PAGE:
The UK and India have struck a deal allowing thousands of young adults to work and live in each other's countries for two years.
The Home Office said the scheme for 18 to 30-year-old professionals would allow "the brightest and best" to come to the UK based on "skills and talent".
It added that the two countries would also "crack down" on illegal migration.
The new scheme comes as the UK is pushing for a post-Brexit free-trade deal with India.
The two countries earlier announced business agreements worth £1bn.
The Young Professionals Scheme will be open to a maximum of 3,000 people from each of India and the UK per year, although the two governments can decide to raise or lower this limit.
The 18 to 30-year-olds taking part must have at least three years' training relevant to their work - at university level or equivalent - and be able to "express themselves in the language(s) of the host country".
They will not be allowed to take any children or other dependents with them.
The UK and Indian governments are also promising to work "constructively" on reducing illegal migration between them, including mounting a stronger "fight" against the use of forged documents.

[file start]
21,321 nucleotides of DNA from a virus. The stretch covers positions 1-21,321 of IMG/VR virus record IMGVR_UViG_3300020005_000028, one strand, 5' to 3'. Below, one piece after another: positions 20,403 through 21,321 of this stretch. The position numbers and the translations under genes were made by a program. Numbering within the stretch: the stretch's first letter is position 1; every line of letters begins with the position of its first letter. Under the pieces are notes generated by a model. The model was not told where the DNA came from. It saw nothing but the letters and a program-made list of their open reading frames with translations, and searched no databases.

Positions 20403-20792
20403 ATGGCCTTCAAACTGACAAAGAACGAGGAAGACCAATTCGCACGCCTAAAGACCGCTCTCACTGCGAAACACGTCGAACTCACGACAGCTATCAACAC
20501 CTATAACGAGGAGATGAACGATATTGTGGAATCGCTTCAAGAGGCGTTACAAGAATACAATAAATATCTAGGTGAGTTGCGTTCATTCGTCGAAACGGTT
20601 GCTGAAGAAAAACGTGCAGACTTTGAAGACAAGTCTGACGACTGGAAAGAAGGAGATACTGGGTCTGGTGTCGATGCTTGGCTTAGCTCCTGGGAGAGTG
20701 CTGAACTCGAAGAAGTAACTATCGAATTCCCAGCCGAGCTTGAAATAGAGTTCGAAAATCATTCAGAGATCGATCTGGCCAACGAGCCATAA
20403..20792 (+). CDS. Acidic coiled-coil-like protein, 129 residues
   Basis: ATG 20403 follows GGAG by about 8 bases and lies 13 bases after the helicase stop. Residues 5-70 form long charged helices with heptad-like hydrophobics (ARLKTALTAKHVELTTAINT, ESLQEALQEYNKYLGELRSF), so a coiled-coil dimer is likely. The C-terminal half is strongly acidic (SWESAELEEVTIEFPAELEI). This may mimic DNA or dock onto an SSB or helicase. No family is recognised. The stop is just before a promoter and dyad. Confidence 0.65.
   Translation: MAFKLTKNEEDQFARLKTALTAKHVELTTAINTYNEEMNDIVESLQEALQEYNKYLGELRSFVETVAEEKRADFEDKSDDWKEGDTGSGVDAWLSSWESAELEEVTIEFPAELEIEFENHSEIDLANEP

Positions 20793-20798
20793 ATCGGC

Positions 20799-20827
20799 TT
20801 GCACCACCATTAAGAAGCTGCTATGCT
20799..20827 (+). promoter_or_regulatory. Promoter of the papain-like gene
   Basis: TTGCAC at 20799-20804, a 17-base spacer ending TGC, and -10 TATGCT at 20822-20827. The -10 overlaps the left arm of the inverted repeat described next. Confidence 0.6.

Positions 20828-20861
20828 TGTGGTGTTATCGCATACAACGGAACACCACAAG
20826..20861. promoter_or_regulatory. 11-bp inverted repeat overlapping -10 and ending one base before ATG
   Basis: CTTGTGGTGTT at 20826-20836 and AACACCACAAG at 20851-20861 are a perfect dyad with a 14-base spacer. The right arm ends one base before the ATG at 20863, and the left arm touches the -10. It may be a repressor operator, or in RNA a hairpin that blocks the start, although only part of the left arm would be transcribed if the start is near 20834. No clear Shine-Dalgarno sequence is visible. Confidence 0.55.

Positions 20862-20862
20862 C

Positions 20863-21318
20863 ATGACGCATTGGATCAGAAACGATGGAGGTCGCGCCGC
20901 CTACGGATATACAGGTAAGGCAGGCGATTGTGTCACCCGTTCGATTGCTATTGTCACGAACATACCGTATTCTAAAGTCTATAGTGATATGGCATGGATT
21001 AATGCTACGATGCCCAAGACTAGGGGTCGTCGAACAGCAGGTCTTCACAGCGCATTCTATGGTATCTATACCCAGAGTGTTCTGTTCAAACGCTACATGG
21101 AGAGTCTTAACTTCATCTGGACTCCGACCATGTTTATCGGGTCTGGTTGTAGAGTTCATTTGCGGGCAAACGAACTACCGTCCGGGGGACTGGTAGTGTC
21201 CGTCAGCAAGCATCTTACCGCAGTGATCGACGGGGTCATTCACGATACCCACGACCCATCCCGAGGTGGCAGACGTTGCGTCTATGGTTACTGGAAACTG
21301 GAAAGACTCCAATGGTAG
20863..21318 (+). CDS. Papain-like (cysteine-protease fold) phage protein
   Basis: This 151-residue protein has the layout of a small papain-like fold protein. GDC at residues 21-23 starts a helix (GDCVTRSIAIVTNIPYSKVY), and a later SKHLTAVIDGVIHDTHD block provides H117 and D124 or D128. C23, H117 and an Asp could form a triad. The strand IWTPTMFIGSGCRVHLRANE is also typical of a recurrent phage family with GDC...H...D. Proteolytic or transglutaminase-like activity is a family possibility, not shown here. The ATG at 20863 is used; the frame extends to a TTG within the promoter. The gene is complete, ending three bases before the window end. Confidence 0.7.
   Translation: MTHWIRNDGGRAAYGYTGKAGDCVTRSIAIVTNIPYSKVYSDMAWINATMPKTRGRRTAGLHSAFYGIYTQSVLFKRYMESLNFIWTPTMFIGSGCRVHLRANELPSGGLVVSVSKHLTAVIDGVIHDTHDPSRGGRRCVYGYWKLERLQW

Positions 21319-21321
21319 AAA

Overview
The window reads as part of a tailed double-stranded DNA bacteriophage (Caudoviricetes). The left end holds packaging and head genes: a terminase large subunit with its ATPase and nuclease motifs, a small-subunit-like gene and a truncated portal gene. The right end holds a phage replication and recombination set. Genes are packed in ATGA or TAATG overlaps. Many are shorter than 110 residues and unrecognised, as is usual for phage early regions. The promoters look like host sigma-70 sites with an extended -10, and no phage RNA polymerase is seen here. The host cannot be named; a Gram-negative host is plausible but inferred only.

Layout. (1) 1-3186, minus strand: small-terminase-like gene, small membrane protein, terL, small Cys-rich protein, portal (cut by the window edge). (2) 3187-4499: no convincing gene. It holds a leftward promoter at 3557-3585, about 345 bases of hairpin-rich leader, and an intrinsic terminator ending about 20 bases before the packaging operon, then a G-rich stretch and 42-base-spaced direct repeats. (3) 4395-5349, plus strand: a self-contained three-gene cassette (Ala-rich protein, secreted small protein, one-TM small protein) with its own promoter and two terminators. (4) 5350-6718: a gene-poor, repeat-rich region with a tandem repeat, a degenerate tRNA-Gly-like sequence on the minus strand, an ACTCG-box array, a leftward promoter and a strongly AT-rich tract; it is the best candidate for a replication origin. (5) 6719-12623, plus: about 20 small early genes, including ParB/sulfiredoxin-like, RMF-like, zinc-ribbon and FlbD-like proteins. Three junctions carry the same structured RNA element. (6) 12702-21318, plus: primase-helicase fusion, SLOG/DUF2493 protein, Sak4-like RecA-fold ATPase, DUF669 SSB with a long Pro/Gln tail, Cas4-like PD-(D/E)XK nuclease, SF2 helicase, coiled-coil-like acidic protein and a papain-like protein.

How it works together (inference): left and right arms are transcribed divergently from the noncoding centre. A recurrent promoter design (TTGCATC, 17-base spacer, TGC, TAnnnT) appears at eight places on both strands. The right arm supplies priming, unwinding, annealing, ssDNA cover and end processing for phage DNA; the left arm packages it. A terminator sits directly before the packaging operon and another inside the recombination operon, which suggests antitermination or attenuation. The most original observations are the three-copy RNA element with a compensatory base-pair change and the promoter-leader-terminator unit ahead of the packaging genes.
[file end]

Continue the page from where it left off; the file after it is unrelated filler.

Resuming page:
Home Secretary Priti Patel said: "This landmark agreement with our close partners in the government of India will provide new opportunities to thousands of young people in the UK and India seeking to live, work and experience each other's cultures.
"This agreement will also ensure that the British government can remove those with no right to be in UK more easily and crack down on those abusing our system."
UK Prime Minister Boris Johnson and Indian counterpart Narendra Modi held a virtual meeting on Tuesday to discuss a "roadmap" for cooperation over the next decade on health, climate, trade, education, science and technology, and defence.
Trade between the UK and India is worth about £23bn per year, and the UK government hopes to double that by 2030.
Mr Johnson and Mr Modi had been due to hold talks in person in Delhi, but these were cancelled because of the surge in Covid cases in India.